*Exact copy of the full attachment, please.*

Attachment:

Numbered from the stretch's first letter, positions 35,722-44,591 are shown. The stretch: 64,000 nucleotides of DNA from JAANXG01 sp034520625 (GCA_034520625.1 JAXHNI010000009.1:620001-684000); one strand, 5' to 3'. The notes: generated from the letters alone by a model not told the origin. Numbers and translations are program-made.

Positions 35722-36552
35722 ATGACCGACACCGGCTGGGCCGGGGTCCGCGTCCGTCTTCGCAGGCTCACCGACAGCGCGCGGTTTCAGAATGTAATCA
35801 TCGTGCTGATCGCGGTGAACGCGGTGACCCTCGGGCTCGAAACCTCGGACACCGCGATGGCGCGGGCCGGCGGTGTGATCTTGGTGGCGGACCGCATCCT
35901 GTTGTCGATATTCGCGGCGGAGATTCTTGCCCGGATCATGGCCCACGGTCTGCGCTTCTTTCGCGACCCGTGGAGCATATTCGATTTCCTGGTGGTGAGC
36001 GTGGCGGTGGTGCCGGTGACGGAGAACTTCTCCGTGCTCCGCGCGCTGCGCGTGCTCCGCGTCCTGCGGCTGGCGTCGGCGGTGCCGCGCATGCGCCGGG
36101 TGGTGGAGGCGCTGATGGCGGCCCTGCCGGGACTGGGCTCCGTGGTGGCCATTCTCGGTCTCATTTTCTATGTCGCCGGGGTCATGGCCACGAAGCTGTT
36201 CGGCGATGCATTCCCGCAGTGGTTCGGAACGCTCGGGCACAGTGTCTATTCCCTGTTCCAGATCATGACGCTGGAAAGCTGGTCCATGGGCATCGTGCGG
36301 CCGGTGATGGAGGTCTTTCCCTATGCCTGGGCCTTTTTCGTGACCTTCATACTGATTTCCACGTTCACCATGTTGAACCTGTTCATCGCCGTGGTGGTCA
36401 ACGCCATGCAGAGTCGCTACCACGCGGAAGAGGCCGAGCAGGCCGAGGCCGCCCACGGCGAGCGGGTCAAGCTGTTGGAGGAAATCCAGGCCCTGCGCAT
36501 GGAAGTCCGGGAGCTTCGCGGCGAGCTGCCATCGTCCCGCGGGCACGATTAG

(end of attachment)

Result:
Numbered from the stretch's first letter, positions 35,722-44,591 are shown. The stretch: 64,000 nucleotides of DNA from JAANXG01 sp034520625 (GCA_034520625.1 JAXHNI010000009.1:620001-684000); one strand, 5' to 3'. The notes: generated from the letters alone by a model not told the origin. Numbers and translations are program-made.

Positions 35722-36552
35722 ATGACCGACACCGGCTGGGCCGGGGTCCGCGTCCGTCTTCGCAGGCTCACCGACAGCGCGCGGTTTCAGAATGTAATCA
35801 TCGTGCTGATCGCGGTGAACGCGGTGACCCTCGGGCTCGAAACCTCGGACACCGCGATGGCGCGGGCCGGCGGTGTGATCTTGGTGGCGGACCGCATCCT
35901 GTTGTCGATATTCGCGGCGGAGATTCTTGCCCGGATCATGGCCCACGGTCTGCGCTTCTTTCGCGACCCGTGGAGCATATTCGATTTCCTGGTGGTGAGC
36001 GTGGCGGTGGTGCCGGTGACGGAGAACTTCTCCGTGCTCCGCGCGCTGCGCGTGCTCCGCGTCCTGCGGCTGGCGTCGGCGGTGCCGCGCATGCGCCGGG
36101 TGGTGGAGGCGCTGATGGCGGCCCTGCCGGGACTGGGCTCCGTGGTGGCCATTCTCGGTCTCATTTTCTATGTCGCCGGGGTCATGGCCACGAAGCTGTT
36201 CGGCGATGCATTCCCGCAGTGGTTCGGAACGCTCGGGCACAGTGTCTATTCCCTGTTCCAGATCATGACGCTGGAAAGCTGGTCCATGGGCATCGTGCGG
36301 CCGGTGATGGAGGTCTTTCCCTATGCCTGGGCCTTTTTCGTGACCTTCATACTGATTTCCACGTTCACCATGTTGAACCTGTTCATCGCCGTGGTGGTCA
36401 ACGCCATGCAGAGTCGCTACCACGCGGAAGAGGCCGAGCAGGCCGAGGCCGCCCACGGCGAGCGGGTCAAGCTGTTGGAGGAAATCCAGGCCCTGCGCAT
36501 GGAAGTCCGGGAGCTTCGCGGCGAGCTGCCATCGTCCCGCGGGCACGATTAG